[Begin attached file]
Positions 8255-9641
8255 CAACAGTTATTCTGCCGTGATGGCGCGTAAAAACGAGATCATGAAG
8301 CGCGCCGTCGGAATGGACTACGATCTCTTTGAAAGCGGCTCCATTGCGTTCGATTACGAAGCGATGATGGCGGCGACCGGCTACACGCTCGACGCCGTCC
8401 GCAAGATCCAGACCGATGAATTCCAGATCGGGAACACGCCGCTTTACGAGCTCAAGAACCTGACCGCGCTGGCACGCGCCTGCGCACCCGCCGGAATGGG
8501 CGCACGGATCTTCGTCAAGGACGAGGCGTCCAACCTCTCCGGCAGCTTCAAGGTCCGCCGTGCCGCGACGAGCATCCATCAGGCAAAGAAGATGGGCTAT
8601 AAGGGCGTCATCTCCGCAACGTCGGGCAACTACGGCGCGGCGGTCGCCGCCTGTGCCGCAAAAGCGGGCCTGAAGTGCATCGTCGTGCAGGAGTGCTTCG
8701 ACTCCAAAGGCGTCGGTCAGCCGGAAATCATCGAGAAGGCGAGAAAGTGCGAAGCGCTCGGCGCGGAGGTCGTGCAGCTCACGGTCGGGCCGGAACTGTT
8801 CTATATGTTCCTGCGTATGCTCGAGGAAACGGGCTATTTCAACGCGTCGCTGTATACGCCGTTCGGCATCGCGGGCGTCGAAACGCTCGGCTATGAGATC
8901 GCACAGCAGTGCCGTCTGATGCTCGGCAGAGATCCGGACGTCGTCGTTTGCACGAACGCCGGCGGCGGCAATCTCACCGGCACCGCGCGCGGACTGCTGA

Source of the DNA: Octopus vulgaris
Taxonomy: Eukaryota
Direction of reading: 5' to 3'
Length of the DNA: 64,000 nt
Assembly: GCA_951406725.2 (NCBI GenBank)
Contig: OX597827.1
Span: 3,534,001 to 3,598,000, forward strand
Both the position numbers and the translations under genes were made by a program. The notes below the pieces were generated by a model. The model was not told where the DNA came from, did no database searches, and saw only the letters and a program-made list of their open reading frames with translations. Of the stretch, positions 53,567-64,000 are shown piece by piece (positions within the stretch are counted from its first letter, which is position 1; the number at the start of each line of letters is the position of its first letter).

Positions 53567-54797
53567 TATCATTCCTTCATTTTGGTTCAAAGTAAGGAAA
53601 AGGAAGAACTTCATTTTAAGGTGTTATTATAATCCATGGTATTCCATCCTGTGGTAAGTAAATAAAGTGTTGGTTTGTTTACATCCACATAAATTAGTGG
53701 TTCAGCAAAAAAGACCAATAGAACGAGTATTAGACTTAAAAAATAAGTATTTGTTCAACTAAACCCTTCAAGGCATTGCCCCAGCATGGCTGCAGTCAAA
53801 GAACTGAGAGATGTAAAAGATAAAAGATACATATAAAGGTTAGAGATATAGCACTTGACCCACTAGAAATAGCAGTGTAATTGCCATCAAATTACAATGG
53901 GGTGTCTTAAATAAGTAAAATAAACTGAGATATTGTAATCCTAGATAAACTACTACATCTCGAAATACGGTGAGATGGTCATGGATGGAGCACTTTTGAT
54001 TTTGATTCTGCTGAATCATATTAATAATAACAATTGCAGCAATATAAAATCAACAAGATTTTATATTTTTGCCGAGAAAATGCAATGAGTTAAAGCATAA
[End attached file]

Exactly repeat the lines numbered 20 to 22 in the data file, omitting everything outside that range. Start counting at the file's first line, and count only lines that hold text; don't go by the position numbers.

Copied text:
53601 AGGAAGAACTTCATTTTAAGGTGTTATTATAATCCATGGTATTCCATCCTGTGGTAAGTAAATAAAGTGTTGGTTTGTTTACATCCACATAAATTAGTGG
53701 TTCAGCAAAAAAGACCAATAGAACGAGTATTAGACTTAAAAAATAAGTATTTGTTCAACTAAACCCTTCAAGGCATTGCCCCAGCATGGCTGCAGTCAAA
53801 GAACTGAGAGATGTAAAAGATAAAAGATACATATAAAGGTTAGAGATATAGCACTTGACCCACTAGAAATAGCAGTGTAATTGCCATCAAATTACAATGG